(This article originally appeared in the February 2023 issue of Military Officer, a magazine available to all MOAA Premium and Life members. Learn more about the magazine here; learn more about joining MOAA here.)
When you inherit a retirement account, you, too, become subject to required minimum distributions (RMDs). But the rules aren’t always the same and can become even more complex.
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First, if you are a surviving spouse inheriting a retirement account, you get the most flexibility because you can take inherited retirement accounts as your own. In that case, since the money becomes yours, you use the original owner RMD rules.
“If the spouse is over 59½ when the [other] spouse passes away, it benefits them to roll it into their own IRA,” said former Capt. Keola Elobt, USA, MBA, AIF, a West Point graduate who is now the group head of MAI Retirement at MAI Capital Management.
But Elobt noted that some younger surviving spouses who need access to cash may want to stay a beneficiary of the IRA until they hit age 59½ to avoid getting hit with a 10% early-withdrawal penalty. After that, they can then take the account as their own. Only surviving spouses get these options.
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If you are a nonspouse heir, you then need to determine what category of nonspouse heir you fall into. The Secure Act of 2019 added the “eligible designated beneficiary” category, effective in 2020. Nonspouse heirs fall into this category if they are the account owner’s minor child, a disabled individual, a chronically ill individual, or an individual who is not more than 10 years younger than the owner.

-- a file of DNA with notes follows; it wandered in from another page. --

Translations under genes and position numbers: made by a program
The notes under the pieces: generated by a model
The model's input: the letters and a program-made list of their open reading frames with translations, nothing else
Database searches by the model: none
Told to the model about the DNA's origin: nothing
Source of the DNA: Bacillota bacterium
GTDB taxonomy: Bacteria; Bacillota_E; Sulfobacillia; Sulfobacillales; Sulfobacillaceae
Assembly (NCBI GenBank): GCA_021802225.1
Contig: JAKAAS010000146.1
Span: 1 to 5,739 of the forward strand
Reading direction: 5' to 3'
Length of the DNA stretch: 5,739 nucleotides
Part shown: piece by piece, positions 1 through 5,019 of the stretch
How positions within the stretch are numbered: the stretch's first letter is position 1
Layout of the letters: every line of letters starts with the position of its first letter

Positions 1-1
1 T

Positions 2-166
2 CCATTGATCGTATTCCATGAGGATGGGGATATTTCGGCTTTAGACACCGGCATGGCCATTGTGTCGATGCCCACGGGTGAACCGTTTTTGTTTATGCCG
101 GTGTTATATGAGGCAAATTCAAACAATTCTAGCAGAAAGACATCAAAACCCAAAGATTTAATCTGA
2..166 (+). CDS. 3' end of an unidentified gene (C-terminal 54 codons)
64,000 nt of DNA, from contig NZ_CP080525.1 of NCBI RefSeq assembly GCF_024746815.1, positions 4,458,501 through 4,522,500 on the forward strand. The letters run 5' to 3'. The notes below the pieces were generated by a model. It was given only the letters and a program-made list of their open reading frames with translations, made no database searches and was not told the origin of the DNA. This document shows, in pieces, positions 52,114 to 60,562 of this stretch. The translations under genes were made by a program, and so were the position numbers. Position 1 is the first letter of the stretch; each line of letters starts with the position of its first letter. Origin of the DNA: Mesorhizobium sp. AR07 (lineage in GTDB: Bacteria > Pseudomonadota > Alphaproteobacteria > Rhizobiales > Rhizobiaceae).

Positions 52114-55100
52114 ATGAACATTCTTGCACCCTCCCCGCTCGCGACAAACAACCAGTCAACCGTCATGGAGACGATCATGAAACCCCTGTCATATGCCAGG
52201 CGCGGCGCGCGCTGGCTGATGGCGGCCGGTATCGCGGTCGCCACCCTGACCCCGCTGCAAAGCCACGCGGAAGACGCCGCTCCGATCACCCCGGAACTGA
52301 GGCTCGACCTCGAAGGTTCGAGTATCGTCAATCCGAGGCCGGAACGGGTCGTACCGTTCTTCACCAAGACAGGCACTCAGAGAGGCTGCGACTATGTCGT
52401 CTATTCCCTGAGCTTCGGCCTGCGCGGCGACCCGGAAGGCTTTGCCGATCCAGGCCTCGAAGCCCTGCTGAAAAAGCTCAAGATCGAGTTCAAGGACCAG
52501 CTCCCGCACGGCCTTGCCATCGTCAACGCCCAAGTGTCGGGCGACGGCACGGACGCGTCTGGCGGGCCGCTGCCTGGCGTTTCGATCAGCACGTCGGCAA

Eligible designated beneficiaries (EDBs) are allowed to use the old “stretch” rules, which let you take RMDs over your own life expectancy. But it’s important to note that the nonspouse heir RMD calculation is different from the original owner RMD calculation. A nonspouse heir consults Table I (Single Life Expectancy) and uses the factor based on the age they turned on their birthday of the RMD Rules for Heirs year they inherited the account. The prior year-end account balance is divided by that factor for the first RMD. In the next year, the heir subtracts 1 from that initial factor, and subtracts 1 in each subsequent year, to calculate their annual RMD.
[FROM IRS.GOV: Required Minimum Distributions for IRA Beneficiaries]
If you don’t qualify as an EDB, then a nonspouse heir must empty out the account within 10 years of the owner’s death. If the inherited IRA is a large, traditional account, that could potentially sock an heir with a very large tax bill.
“It’s a much bigger tax hit in a shorter amount of time,” said Maggi Keating, CFP®, a financial planner at FBB Capital Partners and the spouse of a retired Marine Corps colonel.
Heirs can always take out more than the RMD amount. In fact, heirs of traditional tax-deferred retirement accounts who are subject to the 10-year window may want to take out sizable distributions each year to spread out the tax bill over the decade.
Heirs subject to RMDs who take out too little can get hit with the same penalty on the shortfall. Recently, the IRS announced that nonspouse heirs who are subject to the 10-year window have been granted an RMD penalty waiver for 2021 and 2022. But whether these nonspouse heirs are even supposed to be taking RMDs each year of the 10-year window has become a major point of confusion, tax experts say. Because of the penalty waiver, these heirs don’t need to worry about it for the 2021 or 2022 tax years.
Before making any moves, “definitely wait to see what happens in 2023,” said Eric Bronnenkant, CPA, CFP®, head of tax at financial firm Betterment. He and other experts said the IRS is expected to clarify the rules in 2023. Stay tuned.
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